The Dainggatti themselves occupy the Macleay Valley. Now the headwaters of this river lie on the Tablelands between Armidale and Walcha. In a direct line, the Upper Macleay in particular is not far from Armidale. Groups from the Upper Macleay would certainly have visited the Tablelands.

The next post I put up was Emma Jane Callaghan (1884- 1979) - Aboriginal nurse and midwife. Born at la Perouse, Emma Callaghan moved to the Nulla Nulla Aboriginal Reserve at Bellbrook in the Upper Macleay around 1905. There she played a major role in trying to improve conditions, marrying a local in 1909.

In 1928 she moved to Armidale to be closer to medical facilities for her husband who was suffering from TB. There she continued her role.

Finding that Aborigines were living in appalling conditions on the fringes of the town, she lobbied the mayor and the Anglican bishop until her family obtained a house. Her home soon became an impromptu hospital; she practised as midwife to her people and nursed them without charge. Dr Ellen Kent Hughes visited the Callaghans' home to see patients and any local Aboriginal family in need of treatment. Highly respected among the White community, Emma encountered no personal prejudice.

From Armidale Emma returned to Sydney. There she maintained her role with her people, but passes out of my immediate story.

Since I knew Kenty, Dr Kent Hughes, my next post was Kenty - Ellen Mary Kent Hughes (1893-1879), medical practioner and alderman. From the time of her arrival in Armidale in 1928 to her death, Dr Kent Hughes provided medical services to the Aboriginal community. In 1968 she was awarded an OBE in part for her services to Aborginal children. In 1975 she was awarded the freedom of the city because of her services to the community including her role in local government.

My next post was Pat (Patricia) Dixon (?-2001). I must flesh that title out.

A Dainggatti woman, Pat Dixon was born on the Macleay River near Kempsey and raised on a reserve near Bellbrook, presumably the Nulla Nulla Reserve. After a period working in domestic service in Sydney, Pat and her husband moved to Armidale where Pat worked as a cleaner. I am not sure of the date, but I am guessing late sixties, early seventies.

From the 1970s Pat became active in Labor politics. In 1983 she was elected to Armidale City Council, becoming the first Aboriginal person elected to a local council in NSW. In all, Pat spent over 17 years on the Armidale City Council as a member including, for three years, Deputy Mayor.

In addition to her party and community roles, Pat campaigned with with Lowitje (Lois) O’Donoghue to increase the number of Aboriginal people participating in local government. Here she saw the numbers of Aboriginal people participating in local councils nationally build to over 600 in 1998. At the time of her death in 2001, she was the endorsed Labor candidate for the Federal seat of New England, the first Aboriginal candidate endorsed by the ALP for a Federal seat.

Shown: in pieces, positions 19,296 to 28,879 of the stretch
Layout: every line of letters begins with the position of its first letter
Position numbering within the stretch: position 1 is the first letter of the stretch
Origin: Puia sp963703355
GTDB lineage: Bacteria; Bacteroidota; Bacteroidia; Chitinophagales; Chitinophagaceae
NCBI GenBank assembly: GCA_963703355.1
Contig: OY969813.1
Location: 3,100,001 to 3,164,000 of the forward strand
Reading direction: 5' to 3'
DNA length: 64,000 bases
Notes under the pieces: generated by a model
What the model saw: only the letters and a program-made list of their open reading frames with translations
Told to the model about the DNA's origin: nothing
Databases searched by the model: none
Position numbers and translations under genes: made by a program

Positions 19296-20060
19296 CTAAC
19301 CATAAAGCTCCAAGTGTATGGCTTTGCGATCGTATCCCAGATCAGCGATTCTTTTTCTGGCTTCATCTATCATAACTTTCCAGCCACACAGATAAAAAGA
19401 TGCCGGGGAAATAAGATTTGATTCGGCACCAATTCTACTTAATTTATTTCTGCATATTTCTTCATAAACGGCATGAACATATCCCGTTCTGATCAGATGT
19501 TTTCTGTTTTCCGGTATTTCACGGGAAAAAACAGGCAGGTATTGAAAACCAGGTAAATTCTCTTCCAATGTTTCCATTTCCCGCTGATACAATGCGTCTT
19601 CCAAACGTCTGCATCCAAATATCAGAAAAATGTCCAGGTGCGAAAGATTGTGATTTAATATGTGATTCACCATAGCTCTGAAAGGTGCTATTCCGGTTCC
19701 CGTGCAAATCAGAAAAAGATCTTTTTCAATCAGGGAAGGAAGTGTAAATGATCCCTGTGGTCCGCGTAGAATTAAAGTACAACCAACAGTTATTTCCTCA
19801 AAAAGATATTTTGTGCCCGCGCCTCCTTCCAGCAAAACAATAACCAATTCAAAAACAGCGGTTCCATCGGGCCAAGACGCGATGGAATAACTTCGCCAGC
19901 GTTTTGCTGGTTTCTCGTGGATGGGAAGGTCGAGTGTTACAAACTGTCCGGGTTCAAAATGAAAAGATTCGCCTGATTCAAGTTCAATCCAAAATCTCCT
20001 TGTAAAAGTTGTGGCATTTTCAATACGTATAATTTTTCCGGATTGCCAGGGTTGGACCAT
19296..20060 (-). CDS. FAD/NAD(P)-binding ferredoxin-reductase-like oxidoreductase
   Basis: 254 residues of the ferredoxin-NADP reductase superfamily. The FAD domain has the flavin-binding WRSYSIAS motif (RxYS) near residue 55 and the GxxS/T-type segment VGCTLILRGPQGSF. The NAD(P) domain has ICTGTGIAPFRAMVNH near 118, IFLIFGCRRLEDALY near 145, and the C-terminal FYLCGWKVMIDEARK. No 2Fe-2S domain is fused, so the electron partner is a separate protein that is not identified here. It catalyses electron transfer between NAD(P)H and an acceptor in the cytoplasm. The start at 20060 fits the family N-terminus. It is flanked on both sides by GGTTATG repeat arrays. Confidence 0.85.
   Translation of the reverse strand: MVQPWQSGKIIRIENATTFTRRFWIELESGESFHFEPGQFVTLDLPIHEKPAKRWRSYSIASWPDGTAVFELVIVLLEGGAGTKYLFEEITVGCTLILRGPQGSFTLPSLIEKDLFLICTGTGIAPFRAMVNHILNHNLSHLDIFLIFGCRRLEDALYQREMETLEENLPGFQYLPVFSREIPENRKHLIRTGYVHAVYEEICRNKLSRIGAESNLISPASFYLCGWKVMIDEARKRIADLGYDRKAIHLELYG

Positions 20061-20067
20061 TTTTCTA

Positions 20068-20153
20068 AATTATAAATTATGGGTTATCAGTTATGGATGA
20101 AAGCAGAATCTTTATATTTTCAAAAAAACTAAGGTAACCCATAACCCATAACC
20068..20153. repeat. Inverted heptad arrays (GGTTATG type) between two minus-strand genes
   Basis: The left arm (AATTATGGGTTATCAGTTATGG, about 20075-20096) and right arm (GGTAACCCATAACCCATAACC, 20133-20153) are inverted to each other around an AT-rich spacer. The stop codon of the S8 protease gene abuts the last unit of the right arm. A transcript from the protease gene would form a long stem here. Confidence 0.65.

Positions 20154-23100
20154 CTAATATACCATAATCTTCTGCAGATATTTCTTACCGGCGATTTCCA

Even at this early stage in the series, we can see the linkages between Armidale and the Aboriginal people of the Upper Macleay in particular. We can also see, I think, some of the deep texture of the life of New England's Aboriginal people.

However, I am also having some problems with material because of distortions caused by discussions in recent years on Aboriginal/non-Aboriginal relations. This affects both Aboriginal oral memory and writings about the Aborigines.

To a degree I have to accept things because I am trying to put together an overview and am therefore reliant on secondary sources. However, I am hopeful that I can balance this with specific spot-checks.

Despite any problems, I am finding the research very interesting. I am also finding my knowledge of the area, as well as my own past research and writing, a considerable aid in defining questions and issues.


Anonymous said...

Sorry to make you cranky, Jim, but I liked the fact that a Subcontinental Muslim Australian and I could feel much the same way about the Apology issue, hence my 110% agreement with Irfan Yusuf. I am not just for an apology, as you know, but I am enthusiastic about it and overjoyed that we are dealing with it at last. Pretty much have been since 1988.

This post is interesting. My own Aboriginal descent came about, so I was told, through and Aboriginal man having a relationship, afterwards denied, with a white widow. So the story goes... Some in the family deny it still.

The other thing that strikes me is that the material you quote gives good examples of the disruption and mingling of groups through all manner of reasons, including mission interests, land clearing, administrative practice, so that groups that had little connection with one another often ended up out of touch with their true country and story. Quite a few of the problems we have today come from this, especially where the groups so brought together were hostile towards each other.

On the other hand one of the amazing things about my nephew's mother's family is that some of them, at least, remained pretty much where their ancestors had been before 1800.

Jim Belshaw said...

Good morning Neil. I knew where you were coming from with your comment on Yusuf. I just did not think that it added anything new.

I am glad that you are finding the material interesting. There, are of course, lots of examples of disruption.

From my perspective, I am interested in variations in patterns, the way in which differing local or regional conditions affected things.

I would surmise, as an example, that disruption in inland farming regions was more complete simply because there were fewer refuge areas. As a second example, on the coast the rise of diarying created land pressures. However, it also appears to have opened employment opportunities for Aboriginal people because Europeans moved from some occupations into diarying.

So far as the Dainggatti are concerned, I have the gut feel (this may prove to be very wrong)that there were significant differences between the upper and lower Macleay in the nature of Aboriginal responses.

In all this, people stand out too like Emma Callaghan on the Aboriginal side or Dr Kent Hughes on the European.

By the way, and I had not realised this, the Wrights employed Dainggatti. I will follow this one up a little later because it adds to the lost race interest in Bora Ring as compared to the still living reality.

For my own reasons, I need to follow up on the Walcha/Woolbrook Aborigines. Rhonda's comment suggest a D. presence here, too, again with an Upper Macleay connection.

Have a look, by the way, at the report of the Aboriginal Protection Board for the year ended June 1940. Paternalistic yes. Genocidal, no -

I must standardise my spelling on the tribe, by the way.